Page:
This information is being made available for prospective law school applicants and others interested in the starting salaries of new law school graduates. Want to learn more about the entry-level job market for recent law school graduates? See NALP's annual Jobs & JDs report.
The two peaks and deep valley of NALP’s bimodal salary curves that describe the starting salaries of new law graduates are by now familiar to industry observers. Changes in the distribution of jobs continue to change the look of the curve. While the curve for the Class of 2012 still has two humps, the percentage of jobs under each peak has shifted again, as has the mean or average salary.
Since 2006 NALP has published a graphic illustration of the distribution of starting salaries for new law school graduates, a dramatic bimodal curve illustrating that salaries cluster at either side of the average, and that relatively few salaries are near the average. This year’s curve (below) continues this pattern. However, because of a rebound of jobs in firms of more than 500 lawyers for the Class of 2012 (see NALP’s press release on the Class of 2012 at http://www.nalp.org/classof2012_selected_pr), not only did the average salary for the Class of 2012 shift to the right, but also the bulk under the 2 peaks changed a bit. Jobs paying $160,000 accounted for about 16% of reported salaries, while jobs paying $40,000-65,000 — the left-hand peak — accounted for 51% of reported salaries, compared with 14% and 52%, respectively, for the Class of 2011. Nonetheless, just three years ago, for the Class of 2009, the respective percentages were 25% and 34%.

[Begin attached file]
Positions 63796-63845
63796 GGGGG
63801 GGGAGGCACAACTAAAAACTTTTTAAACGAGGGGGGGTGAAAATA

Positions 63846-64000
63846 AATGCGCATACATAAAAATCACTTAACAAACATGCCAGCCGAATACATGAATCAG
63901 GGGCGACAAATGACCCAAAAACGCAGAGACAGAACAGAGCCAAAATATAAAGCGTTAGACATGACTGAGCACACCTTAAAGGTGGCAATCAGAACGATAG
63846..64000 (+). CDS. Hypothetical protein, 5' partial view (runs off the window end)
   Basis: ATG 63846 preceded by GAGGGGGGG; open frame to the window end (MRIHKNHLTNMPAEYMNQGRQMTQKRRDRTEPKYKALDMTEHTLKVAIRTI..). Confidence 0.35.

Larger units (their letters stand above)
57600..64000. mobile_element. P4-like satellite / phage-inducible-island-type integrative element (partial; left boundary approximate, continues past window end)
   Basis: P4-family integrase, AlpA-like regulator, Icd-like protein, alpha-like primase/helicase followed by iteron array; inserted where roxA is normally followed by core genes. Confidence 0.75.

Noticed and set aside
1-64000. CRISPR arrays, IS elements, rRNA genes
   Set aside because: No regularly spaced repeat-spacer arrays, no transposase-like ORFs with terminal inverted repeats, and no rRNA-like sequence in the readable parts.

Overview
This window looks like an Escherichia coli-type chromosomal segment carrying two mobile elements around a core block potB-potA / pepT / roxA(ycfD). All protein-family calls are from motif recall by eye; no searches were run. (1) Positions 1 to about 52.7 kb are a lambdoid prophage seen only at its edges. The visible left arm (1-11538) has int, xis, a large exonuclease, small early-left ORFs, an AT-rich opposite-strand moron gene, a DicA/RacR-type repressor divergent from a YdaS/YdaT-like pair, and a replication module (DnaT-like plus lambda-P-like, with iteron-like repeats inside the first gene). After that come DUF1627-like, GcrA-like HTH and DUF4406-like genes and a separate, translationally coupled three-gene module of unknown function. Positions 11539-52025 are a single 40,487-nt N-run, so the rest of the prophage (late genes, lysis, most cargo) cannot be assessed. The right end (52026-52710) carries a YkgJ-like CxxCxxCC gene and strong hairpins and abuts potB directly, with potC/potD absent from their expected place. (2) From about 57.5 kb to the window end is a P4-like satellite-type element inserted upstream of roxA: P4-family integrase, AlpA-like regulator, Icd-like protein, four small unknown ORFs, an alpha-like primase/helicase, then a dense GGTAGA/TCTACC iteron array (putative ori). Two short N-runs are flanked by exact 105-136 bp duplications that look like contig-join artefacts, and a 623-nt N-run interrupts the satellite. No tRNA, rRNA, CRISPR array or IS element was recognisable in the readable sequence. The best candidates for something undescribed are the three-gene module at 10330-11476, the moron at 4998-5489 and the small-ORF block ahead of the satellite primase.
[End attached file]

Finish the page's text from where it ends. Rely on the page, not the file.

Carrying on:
For a historical perspective, see the salary curves for the previous classes at http://www.nalp.org/salarydistrib, and also an August 2012 NALP Bulletin article, “Salaries for New Lawyers: How Did We Get Here,” that traces the origin of the bimodal curve.
Distribution of Reported Full-Time Salaries — Class of 2012